Monday, January 26, 2009


"There have been times when he's wished someone would give him permission to stop trying to sell the notion that poverty has an antidote."

Debra Hall Levy, "A Poverty Antidote Goes Global," Miller-McCune, January-February, 2009.

We should all keep selling, advocating, demanding this notion. The question is whether Bill Strickland and Manchester Craftsmen/Bidwell Training Center are the antidote. Miller-McCune's subhead is "turning research into solutions." Unfortunately, there's not much research in this article.

Let's be clear: Bill Strickland is a terrific social entrepreneur and what he has created at Bidwell is a marvel. But it's not simple, has taken forty years, depends upon a unique entrepreneur and his business/state relationships, and probably isn't, alone, an antidote for poverty.

The article presents no third-party evaluation data that would shed light on the impacts and effectiveness of Bidwell's programs. Nor does the article discuss any of the Bidwell replication failures -- a valuable source of information about the model and the man. I remember in 1993 hearing Russ Tershy of the Center for Employment Training in California talk about creating 1,000 CETs. This replication effort of an admired, well-evaluated training model similar to Bidwell, failed when spread across the country. I guess this is just a part of presidential fever.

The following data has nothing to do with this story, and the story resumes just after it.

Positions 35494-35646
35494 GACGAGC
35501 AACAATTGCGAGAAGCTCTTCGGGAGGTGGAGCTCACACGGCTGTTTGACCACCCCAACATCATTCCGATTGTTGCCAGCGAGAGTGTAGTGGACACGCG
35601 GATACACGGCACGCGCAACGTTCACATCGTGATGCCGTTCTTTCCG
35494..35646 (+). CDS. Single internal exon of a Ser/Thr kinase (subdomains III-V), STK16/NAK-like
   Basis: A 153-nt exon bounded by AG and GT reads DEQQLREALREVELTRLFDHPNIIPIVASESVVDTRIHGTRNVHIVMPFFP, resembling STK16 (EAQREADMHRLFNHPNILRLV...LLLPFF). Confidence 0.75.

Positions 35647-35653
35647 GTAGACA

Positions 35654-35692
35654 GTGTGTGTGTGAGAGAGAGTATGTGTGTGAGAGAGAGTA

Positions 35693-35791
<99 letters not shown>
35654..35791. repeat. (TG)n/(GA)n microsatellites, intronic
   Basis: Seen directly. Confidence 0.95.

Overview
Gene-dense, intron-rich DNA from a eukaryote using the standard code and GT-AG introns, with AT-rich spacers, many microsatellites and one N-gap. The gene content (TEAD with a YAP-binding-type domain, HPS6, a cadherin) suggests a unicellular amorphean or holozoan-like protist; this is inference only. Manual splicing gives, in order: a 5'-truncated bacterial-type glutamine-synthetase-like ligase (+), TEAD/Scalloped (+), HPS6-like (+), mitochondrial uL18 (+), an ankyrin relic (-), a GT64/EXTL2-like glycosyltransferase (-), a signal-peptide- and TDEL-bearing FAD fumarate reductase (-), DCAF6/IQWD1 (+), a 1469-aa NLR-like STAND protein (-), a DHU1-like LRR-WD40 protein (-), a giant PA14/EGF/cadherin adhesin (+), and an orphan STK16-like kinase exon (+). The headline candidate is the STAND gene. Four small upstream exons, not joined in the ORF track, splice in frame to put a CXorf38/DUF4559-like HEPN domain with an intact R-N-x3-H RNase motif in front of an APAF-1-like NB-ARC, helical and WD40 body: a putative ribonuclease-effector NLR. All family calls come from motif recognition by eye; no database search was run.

Now, Strickland seems to have evolved from past replication experience. Setting up separate replication outfit makes a lot of sense and he's got some philanthrocapitalist heavy heavy hitters to help him out.

The big replication problem is figuring out what is to be replicated. Visitors to Bidwell get mesmerized by the amazing complexity of programs and enterprises. But nobody is going to replicate that in the first instance; other social entrepreneurs will create other complex models over long periods of time. At it's heart, Bidwell is a set of industry-focused training programs aimed (on the adult side) at people with some basic skills. It's a good thing; but these efforts are being widely diffused around the country already, called sector based partnerships, workforce partnerships, employer-linked partnerships,etc. In fact, there is a national venture fund to replicate them and a variety of legislative proposals and programs at the state and federal levels to support these partnerships.

It would be great if Strickland would join that movement rather just market his own secret sauce. We need antidotes to poverty, not marketing campaigns for complex programs that will have difficulty traveling.

No comments: